Bear River Massacre Site

Bear River Massacre Site, near Preston, Idaho, is the site of the Bear River Massacre, in which a village of Shoshone Native Americans were attacked by the California Volunteers on January 29, 1863. Estimates of Shoshone casualties are as high as 384.[4] It is also known as Bear River Battleground or Massacre at Boa Ogoi. The incident has one of the highest recorded casualty counts of the American Indian Wars of the 19th century, but was overshadowed at the time by events of the ongoing American Civil War. The site was declared a National Historic Landmark in 1990.[1][3]

Bear River Massacre Site
Bear River Massacre 1932 Monument - 26 April 2020.jpg
Monument erected near the site in 1932
Bear River Massacre Site is located in Idaho
Bear River Massacre Site
Bear River Massacre Site is located in the United States
Bear River Massacre Site
Nearest cityPreston, Idaho
Coordinates42°8′46″N 111°54′51″W / 42.14611°N 111.91417°W / 42.14611; -111.91417Coordinates: 42°8′46″N 111°54′51″W / 42.14611°N 111.91417°W / 42.14611; -111.91417
Area1,691 acres (6.84 km2)[1]
Built1862
NRHP reference No.73000685
Significant dates
Added to NRHPMarch 14, 1973[2]
Designated NHLJune 21, 1990[3]

The battle site is located several miles northwest of Preston, and is roughly bisected by U.S. Route 91. Its major topographical features are Bear River and the meadows that line its banks, Battle Creek (then known as Beaver Creek), which runs north-south through the area, and has been partially channeled by US 91. North of this channeled area the creek emerges from an escarpment running generally southwest-northeast. The Shoshone village was located on the meadows below this escarpment, and consisted of about 70 lodges on either side of Battle Creek, which cuts a ravine through the meadows on its way to the river. This ravine was one of the major killing fields, as defending Shoshone warriors used it as a natural defensive feature, and unarmed Natives sought refuge there from the battle. Natives fleeing the battle were also shot trying to swim across Bear River. The California Volunteers retrieved their dead, but left the Shoshones where they lay.[1]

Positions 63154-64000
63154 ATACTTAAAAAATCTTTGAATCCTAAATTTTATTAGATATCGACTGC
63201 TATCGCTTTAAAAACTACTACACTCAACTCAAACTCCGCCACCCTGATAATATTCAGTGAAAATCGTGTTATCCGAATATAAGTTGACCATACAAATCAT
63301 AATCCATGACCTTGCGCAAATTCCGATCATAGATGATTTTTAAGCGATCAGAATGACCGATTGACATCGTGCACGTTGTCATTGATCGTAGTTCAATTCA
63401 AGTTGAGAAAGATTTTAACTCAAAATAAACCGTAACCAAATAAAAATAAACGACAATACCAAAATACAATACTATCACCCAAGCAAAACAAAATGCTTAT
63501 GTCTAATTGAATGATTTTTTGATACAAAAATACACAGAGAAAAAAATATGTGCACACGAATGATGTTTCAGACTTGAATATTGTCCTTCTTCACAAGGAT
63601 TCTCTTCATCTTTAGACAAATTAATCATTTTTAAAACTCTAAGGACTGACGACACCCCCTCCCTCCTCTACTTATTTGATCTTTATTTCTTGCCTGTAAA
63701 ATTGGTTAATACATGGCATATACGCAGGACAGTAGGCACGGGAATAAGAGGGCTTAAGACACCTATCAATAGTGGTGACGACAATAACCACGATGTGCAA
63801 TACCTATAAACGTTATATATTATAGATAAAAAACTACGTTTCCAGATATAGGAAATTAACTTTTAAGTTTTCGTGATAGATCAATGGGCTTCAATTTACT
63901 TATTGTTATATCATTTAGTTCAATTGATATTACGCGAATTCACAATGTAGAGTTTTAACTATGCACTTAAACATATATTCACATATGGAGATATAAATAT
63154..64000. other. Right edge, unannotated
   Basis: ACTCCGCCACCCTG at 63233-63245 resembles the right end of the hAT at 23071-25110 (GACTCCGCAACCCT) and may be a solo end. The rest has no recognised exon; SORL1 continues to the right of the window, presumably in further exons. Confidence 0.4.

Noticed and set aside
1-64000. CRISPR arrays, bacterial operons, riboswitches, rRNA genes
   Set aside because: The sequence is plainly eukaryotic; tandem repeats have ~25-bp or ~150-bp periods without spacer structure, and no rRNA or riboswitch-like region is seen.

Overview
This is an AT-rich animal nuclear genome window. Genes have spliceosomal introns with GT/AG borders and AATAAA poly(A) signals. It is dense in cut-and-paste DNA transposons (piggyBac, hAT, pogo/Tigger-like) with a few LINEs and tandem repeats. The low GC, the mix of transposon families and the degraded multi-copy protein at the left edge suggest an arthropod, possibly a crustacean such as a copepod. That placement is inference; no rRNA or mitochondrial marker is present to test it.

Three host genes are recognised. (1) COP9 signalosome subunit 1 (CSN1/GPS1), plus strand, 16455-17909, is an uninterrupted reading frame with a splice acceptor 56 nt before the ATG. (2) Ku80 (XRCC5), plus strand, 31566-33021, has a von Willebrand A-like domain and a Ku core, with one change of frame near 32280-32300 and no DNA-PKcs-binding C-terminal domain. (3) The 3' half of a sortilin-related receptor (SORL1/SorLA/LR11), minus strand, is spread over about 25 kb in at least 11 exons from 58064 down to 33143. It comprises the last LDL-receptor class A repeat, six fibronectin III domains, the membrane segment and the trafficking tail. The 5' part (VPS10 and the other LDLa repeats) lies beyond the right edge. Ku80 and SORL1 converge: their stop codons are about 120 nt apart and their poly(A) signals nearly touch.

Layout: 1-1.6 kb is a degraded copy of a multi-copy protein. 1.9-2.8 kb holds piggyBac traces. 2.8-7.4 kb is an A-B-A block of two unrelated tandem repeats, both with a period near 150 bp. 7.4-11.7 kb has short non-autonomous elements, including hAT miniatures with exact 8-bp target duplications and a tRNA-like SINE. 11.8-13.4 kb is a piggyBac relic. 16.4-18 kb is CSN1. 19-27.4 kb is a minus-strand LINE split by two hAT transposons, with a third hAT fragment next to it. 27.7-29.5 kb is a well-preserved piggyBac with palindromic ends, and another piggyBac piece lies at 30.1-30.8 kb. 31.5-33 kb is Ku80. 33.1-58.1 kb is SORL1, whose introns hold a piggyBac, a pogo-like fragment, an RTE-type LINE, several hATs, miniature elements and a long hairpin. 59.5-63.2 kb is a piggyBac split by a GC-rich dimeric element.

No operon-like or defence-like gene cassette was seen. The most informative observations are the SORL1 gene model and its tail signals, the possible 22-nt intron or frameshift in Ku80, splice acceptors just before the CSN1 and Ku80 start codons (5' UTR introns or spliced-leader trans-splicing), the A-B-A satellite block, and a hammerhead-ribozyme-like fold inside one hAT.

In March 2008, a part of the site was acquired by the Northwestern Band of the Shoshone Nation. They announced plans to erect a memorial at the burial site.[5] In early 2008, a picnic/rest area/historic site was developed east of the highway on a hilltop overlooking the site from the north. In 2018 the tribe announced the purchase of roughly 600 more acres of the massacre site, and announced plans to erect a cultural interpretive center and memorial.[citation needed]

Photograph of the Bear River Massacre Site, a wide, open grassland with scattered trees, low hills in the background, and a highway alongside.

See alsoEdit

ReferencesEdit

  1. ^ a b c Edwin C. Bearss (January 30, 1990). "Bear River Massacre / Massacre at Boa Ogoi, Battle of Bear River" (pdf). National Register of Historic Places Inventory Nomination Form. National Park Service. Retrieved February 7, 2008. and Accompanying 1 photo from 1973 (135 KB)
  2. ^ "Bear River Battleground". NPGallery. National Park Service. Retrieved October 27, 2018.
  3. ^ a b "Bear River Massacre Site". National Historic Landmarks Program. National Park Service. Archived from the original on January 10, 2008. Retrieved February 2, 2008.
  4. ^ "Bear River". CWSAC Battle Summaries. National Park Service. Archived from the original on March 7, 2008. Retrieved February 7, 2008.
  5. ^ "Tribe Remembers Nation's Largest Massacre". Indian Country Today. March 10, 2008. Archived from the original on September 11, 2017. Retrieved August 13, 2017.